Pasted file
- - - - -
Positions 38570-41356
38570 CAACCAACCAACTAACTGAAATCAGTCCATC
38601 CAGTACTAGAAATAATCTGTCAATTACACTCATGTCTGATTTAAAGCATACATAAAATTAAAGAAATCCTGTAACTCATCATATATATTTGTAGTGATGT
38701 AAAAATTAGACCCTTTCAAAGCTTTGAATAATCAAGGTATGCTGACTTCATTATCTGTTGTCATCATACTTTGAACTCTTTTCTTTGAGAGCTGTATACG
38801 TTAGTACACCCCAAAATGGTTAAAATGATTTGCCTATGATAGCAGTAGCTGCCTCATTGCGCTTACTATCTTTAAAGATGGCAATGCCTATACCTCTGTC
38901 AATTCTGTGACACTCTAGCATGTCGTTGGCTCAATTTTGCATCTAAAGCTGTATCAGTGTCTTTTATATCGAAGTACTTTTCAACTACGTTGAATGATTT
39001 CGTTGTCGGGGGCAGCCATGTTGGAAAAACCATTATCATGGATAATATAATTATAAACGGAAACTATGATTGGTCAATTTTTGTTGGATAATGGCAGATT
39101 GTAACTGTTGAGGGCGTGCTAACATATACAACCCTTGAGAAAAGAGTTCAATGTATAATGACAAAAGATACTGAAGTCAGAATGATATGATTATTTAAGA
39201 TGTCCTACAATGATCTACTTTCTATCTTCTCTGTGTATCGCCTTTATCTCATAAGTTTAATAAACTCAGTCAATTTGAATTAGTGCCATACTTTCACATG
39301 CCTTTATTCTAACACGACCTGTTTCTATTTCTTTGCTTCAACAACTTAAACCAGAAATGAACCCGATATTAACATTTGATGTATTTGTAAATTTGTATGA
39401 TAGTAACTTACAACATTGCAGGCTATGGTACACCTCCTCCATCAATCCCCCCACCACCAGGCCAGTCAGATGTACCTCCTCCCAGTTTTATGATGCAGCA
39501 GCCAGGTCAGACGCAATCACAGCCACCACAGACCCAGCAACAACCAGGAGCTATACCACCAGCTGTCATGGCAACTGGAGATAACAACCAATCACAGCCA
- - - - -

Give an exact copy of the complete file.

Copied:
Positions 38570-41356
38570 CAACCAACCAACTAACTGAAATCAGTCCATC
38601 CAGTACTAGAAATAATCTGTCAATTACACTCATGTCTGATTTAAAGCATACATAAAATTAAAGAAATCCTGTAACTCATCATATATATTTGTAGTGATGT
38701 AAAAATTAGACCCTTTCAAAGCTTTGAATAATCAAGGTATGCTGACTTCATTATCTGTTGTCATCATACTTTGAACTCTTTTCTTTGAGAGCTGTATACG
38801 TTAGTACACCCCAAAATGGTTAAAATGATTTGCCTATGATAGCAGTAGCTGCCTCATTGCGCTTACTATCTTTAAAGATGGCAATGCCTATACCTCTGTC
38901 AATTCTGTGACACTCTAGCATGTCGTTGGCTCAATTTTGCATCTAAAGCTGTATCAGTGTCTTTTATATCGAAGTACTTTTCAACTACGTTGAATGATTT
39001 CGTTGTCGGGGGCAGCCATGTTGGAAAAACCATTATCATGGATAATATAATTATAAACGGAAACTATGATTGGTCAATTTTTGTTGGATAATGGCAGATT
39101 GTAACTGTTGAGGGCGTGCTAACATATACAACCCTTGAGAAAAGAGTTCAATGTATAATGACAAAAGATACTGAAGTCAGAATGATATGATTATTTAAGA
39201 TGTCCTACAATGATCTACTTTCTATCTTCTCTGTGTATCGCCTTTATCTCATAAGTTTAATAAACTCAGTCAATTTGAATTAGTGCCATACTTTCACATG
39301 CCTTTATTCTAACACGACCTGTTTCTATTTCTTTGCTTCAACAACTTAAACCAGAAATGAACCCGATATTAACATTTGATGTATTTGTAAATTTGTATGA
39401 TAGTAACTTACAACATTGCAGGCTATGGTACACCTCCTCCATCAATCCCCCCACCACCAGGCCAGTCAGATGTACCTCCTCCCAGTTTTATGATGCAGCA
39501 GCCAGGTCAGACGCAATCACAGCCACCACAGACCCAGCAACAACCAGGAGCTATACCACCAGCTGTCATGGCAACTGGAGATAACAACCAATCACAGCCA